Keeping a check on daytime drunk driving difficult, say traffic policeAs per the traffic police, excessive vehicular movement, lack of enough human resources and equipment are the major obstacles
Early Saturday morning at around 6am, a car [Ba 11 Cha 3604] coming from Keshar Mahal crashed so fiercely into the railing of a footpath in Jamal that the car rolled over and the engine was ejected. Fortunately, there were no fatalities.
The car was being driven by Bijen Duwal Shrestha and had two other passengers. According to traffic police, Shrestha was drunk.
“The vehicle was speeding and the driver was drunk. The car crashed when it tried to swerve from crashing into a motorcycle it was overtaking,” Inspector Daya Krishna Bhatta of Metropolitan Traffic Police Sector, Durbarmarg, told the Post.
“Looking at the car’s condition, the accident should have been fatal, but none of the passengers sustained life-threatening injuries,” said Bhatta.
According to Bhatta, Shrestha is likely to face action for drunk driving.
The data of the Metropolitan Traffic Police Division shows that 89 vehicles face legal action for drunk driving every day in the Valley. As of May 14 of the Fiscal Year 2018-19, 26,598 individuals have been fined for the crime.
As per the division, they have been conducting regular checking in 36 different places across the Valley effectively from 7 pm to around 3 am.
“The checking is effective during night time, as the roads are empty and stopping vehicles won’t cause any traffic congestion. However, carrying out MaPaSe during the daytime is not so easy,” Senior Superintendent of Police Basanta Kumar Pant, chief of the Metropolitan Traffic Police Division, told the Post. “Stopping vehicles for checking would affect the overall vehicular movement in the city.”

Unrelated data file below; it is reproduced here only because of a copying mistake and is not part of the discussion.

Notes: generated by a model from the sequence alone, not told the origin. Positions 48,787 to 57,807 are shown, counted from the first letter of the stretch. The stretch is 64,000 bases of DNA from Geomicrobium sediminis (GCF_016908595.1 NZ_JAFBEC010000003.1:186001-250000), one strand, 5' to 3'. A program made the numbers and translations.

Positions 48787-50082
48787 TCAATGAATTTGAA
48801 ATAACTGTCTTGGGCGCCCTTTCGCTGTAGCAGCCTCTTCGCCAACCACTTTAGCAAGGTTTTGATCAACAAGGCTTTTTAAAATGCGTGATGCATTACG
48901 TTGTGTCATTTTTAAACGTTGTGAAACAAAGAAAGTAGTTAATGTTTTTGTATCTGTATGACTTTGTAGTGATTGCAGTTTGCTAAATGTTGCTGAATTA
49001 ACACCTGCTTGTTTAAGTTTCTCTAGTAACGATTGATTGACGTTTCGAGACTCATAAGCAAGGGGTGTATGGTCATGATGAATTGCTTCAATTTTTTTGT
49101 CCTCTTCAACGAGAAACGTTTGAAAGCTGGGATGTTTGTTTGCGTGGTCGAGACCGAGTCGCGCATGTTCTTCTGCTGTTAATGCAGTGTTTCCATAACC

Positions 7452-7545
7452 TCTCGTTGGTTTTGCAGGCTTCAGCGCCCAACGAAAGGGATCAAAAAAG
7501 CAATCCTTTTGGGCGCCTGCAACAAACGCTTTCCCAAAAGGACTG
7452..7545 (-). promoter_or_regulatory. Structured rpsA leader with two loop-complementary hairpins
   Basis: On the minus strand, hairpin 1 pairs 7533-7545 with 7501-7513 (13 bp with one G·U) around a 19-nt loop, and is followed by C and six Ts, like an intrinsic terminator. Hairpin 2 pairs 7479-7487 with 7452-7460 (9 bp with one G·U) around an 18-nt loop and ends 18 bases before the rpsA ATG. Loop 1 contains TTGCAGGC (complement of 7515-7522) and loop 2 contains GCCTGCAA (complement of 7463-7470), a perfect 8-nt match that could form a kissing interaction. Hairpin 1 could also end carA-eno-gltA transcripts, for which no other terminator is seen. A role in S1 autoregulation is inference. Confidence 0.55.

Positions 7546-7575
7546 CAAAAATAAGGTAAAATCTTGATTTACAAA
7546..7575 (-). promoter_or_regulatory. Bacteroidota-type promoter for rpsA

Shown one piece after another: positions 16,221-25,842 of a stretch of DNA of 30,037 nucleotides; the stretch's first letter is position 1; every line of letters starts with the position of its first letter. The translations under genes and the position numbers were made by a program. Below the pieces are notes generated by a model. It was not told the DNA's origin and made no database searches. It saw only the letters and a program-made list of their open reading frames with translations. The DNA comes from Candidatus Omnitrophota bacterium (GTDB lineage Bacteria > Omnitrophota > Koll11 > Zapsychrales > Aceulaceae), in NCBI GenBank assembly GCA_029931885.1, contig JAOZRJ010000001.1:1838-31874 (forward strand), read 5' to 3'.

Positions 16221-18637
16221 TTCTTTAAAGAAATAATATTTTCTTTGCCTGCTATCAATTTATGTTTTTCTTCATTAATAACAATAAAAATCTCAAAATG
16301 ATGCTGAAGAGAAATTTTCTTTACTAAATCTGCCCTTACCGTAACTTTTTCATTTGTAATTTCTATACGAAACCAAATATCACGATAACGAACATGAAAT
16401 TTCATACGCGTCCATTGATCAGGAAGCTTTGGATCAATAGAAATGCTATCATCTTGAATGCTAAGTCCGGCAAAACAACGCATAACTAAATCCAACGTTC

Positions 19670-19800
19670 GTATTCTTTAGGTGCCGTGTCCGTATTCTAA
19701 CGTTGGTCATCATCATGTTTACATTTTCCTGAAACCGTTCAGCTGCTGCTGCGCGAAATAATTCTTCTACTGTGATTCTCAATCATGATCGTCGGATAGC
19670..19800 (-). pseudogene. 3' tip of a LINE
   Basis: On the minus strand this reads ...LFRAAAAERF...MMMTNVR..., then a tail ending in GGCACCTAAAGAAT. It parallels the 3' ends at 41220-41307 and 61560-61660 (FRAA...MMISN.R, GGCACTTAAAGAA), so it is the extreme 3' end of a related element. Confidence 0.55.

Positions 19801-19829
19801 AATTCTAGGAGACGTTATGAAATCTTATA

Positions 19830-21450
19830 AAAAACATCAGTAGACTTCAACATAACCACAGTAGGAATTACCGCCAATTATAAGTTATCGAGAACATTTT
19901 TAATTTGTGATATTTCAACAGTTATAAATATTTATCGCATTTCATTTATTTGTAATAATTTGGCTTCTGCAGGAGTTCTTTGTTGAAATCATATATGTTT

Despite the difficulties in conducting effective checking during the daytime, traffic police say that they have been conducting random checking over suspicious drivers and vehicles during the day.
“Some vehicles are pulled over on the side of the road and the driver is checked. But with thousands of vehicles plying the road, it is difficult to monitor all the vehicles,” said Pant.
According to the division, out of 3,250,042 vehicles registered across the country in the last fiscal year, 1,184,907 were registered alone in Bagmati zone.
“Along with excessive vehicular movement, lack of enough human resources and equipment are also the other obstacles in conducting effective checking of MaPaSe during daytime,” Superintendent of Police Rabindra Kumar Poudel, spokesperson of the division, told the Post.
Another difficulty to control daytime drunk driving is the lack of breathalysers. Around 80 percent of the breathalysers used to check the alcohol intake of drivers in the Capital is said to be not working properly.
The Nepal Police data shows that 311 out of 10,965 accidents registered across the country in the Fiscal Year 2017-18 were due to cases of drunk driving. Similarly, 249 accidents in 2016-17, 245 accidents in 2015-16, 297 accidents in 2014-15 and 312 accidents in 2013-14 were the result of drunk driving.
“In order to minimise similar accidents like the one in Jamal, we are looking for an effective way to control drink and drive across the day despite the recent obstacles,” said Poudel.